A variety of pesticides are used in the US in production agriculture, non-production agriculture, and urban environments. People use insecticides, herbicides and chemical fertilizers to eliminate insects and weeds from their gardens or buildings, but these limiting agents have the potential to harm our health and the environment.

                      While often beneficial, pesticides are risky by nature. Misuse of pesticides and accidents involving pesticides occur regularly. Even when used correctly, some pesticides can harm the environment and non-targeted living things. Because of this, a rational approach to pesticide use must include a risk analysis.

                      Pesticide risk indicators (PRIs) are tools for assessing, comparing, and communicating the characteristics and effects of different pest control products and methods. They are used to promote "reduced-risk" pest management practices, to provide guidance to pest control professionals, farmers/growers and other property managers in choosing among pest control options, to help researchers and policy-makers track trends in risk reduction, and as the basis for "ecolabeling" systems, designed to influence consumer opinion and market behavior. Typically, pesticide risk indicators generate an index or ranking of pest control options or compare pesticide risks over time or in different places. PRIs are also known as "pesticide impact assessment systems," "pesticide ranking systems," and by other names.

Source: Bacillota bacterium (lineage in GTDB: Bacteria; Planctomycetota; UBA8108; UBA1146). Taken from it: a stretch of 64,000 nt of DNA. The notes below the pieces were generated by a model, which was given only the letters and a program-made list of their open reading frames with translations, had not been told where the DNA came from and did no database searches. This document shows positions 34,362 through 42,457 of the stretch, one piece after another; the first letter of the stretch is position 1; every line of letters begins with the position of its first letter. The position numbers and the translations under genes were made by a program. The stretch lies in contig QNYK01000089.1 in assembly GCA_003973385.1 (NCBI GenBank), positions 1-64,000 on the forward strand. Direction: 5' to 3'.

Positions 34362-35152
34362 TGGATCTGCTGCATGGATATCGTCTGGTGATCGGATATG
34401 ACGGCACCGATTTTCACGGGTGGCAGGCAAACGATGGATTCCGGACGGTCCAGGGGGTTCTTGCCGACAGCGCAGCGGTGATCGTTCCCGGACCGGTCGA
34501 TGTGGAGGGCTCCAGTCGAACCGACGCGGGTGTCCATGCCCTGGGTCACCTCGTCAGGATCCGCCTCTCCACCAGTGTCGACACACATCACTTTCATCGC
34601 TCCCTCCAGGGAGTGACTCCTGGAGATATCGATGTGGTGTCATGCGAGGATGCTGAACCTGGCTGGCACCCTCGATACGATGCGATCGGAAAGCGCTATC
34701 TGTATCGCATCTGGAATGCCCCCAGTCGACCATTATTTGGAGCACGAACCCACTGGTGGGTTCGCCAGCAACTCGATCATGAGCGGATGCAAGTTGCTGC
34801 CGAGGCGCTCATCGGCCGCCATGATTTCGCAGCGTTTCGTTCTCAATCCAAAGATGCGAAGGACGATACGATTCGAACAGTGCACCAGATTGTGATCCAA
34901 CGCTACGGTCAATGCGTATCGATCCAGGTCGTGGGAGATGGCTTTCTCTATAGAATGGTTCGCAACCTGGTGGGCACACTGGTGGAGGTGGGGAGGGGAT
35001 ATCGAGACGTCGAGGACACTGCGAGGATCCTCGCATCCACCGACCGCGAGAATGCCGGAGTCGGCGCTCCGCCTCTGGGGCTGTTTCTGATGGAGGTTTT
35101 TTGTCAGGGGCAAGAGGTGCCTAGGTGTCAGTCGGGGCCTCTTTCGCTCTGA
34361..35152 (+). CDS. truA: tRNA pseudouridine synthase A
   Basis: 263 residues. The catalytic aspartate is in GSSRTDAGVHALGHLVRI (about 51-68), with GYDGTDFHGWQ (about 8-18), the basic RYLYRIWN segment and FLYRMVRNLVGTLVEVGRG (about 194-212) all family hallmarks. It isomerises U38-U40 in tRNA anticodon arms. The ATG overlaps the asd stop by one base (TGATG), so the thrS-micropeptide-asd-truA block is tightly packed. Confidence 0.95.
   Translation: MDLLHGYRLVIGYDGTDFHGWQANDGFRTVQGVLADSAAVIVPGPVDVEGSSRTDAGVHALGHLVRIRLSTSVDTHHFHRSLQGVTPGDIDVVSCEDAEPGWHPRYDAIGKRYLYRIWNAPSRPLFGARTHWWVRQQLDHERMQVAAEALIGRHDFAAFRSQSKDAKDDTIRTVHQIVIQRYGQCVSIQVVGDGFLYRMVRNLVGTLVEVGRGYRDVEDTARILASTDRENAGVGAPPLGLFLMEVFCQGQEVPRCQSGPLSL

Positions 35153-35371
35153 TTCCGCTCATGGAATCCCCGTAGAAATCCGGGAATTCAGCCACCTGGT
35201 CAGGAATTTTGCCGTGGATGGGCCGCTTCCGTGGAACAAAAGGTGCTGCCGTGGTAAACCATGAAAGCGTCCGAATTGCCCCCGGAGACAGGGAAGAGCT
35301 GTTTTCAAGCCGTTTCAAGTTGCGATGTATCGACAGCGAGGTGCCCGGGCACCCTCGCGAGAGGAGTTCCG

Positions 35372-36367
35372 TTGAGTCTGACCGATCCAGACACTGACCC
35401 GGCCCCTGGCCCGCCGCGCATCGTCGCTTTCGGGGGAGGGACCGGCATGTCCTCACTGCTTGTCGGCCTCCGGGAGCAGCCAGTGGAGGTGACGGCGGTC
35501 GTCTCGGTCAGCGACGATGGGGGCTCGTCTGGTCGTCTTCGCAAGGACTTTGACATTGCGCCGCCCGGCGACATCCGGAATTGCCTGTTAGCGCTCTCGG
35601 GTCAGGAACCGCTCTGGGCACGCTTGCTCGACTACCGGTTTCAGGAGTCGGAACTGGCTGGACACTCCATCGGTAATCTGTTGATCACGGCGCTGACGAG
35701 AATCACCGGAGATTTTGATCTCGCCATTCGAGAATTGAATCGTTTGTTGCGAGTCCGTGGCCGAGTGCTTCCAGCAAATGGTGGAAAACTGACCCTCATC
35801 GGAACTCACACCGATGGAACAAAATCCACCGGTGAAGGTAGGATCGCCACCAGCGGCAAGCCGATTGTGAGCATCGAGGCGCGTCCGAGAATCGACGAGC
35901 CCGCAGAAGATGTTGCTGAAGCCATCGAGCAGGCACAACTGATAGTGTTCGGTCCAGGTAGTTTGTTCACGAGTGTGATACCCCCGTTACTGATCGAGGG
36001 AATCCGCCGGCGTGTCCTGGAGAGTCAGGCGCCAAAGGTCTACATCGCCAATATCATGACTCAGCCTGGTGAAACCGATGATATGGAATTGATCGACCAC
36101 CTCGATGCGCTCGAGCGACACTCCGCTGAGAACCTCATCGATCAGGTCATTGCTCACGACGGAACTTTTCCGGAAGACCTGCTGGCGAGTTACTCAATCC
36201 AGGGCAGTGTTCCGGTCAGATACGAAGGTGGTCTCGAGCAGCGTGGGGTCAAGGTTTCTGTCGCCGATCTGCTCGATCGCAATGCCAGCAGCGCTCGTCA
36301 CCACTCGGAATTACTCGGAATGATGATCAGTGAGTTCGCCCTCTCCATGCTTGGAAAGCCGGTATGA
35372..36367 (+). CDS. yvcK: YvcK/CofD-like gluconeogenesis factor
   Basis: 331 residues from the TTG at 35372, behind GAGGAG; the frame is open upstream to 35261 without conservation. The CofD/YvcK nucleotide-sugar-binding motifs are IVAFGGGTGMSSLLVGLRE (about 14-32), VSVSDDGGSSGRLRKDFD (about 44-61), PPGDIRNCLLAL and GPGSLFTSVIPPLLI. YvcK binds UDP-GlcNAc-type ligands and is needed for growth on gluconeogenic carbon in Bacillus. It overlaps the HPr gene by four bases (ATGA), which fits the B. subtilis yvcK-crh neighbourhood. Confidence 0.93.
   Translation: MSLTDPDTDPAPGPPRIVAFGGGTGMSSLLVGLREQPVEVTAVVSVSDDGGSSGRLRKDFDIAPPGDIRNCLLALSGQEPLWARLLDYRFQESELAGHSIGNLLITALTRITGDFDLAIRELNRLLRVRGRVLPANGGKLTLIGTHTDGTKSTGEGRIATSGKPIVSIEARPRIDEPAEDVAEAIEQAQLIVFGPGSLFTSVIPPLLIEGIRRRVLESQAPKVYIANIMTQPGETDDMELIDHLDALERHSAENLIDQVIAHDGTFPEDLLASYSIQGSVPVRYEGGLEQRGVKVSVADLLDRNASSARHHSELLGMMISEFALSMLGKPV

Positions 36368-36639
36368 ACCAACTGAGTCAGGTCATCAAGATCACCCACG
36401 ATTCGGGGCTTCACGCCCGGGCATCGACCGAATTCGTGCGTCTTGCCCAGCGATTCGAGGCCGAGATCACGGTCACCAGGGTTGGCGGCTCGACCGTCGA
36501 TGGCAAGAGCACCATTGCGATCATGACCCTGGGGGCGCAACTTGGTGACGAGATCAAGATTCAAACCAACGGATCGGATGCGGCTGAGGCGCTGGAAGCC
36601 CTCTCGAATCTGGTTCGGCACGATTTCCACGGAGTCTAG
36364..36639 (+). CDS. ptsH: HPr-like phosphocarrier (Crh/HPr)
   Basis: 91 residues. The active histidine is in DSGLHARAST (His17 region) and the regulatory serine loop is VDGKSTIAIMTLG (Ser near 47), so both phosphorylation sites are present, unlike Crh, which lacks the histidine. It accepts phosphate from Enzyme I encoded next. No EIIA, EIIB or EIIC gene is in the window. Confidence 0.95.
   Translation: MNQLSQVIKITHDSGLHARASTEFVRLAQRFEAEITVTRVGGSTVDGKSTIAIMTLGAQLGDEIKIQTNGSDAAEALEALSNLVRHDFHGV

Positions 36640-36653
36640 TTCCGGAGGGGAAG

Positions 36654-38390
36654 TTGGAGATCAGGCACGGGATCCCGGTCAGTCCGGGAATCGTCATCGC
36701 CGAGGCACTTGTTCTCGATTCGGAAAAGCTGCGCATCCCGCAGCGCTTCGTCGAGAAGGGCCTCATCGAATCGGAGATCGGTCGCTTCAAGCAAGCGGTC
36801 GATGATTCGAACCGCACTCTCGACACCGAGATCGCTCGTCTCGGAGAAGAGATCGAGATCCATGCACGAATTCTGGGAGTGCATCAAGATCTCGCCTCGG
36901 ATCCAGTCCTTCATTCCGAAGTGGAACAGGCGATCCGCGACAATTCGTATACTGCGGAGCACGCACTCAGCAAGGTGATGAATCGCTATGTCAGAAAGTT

In 2002, the County in collaboration with Cornell University performed a pesticide environmental risk analysis, developed risk indicators and pesticide selection criteria and evaluated 350+ pesticide products. This resulted in an approved list of reduced-risk pesticide products. The County also promoted this project for various pest management user groups throughout Bay Area counties.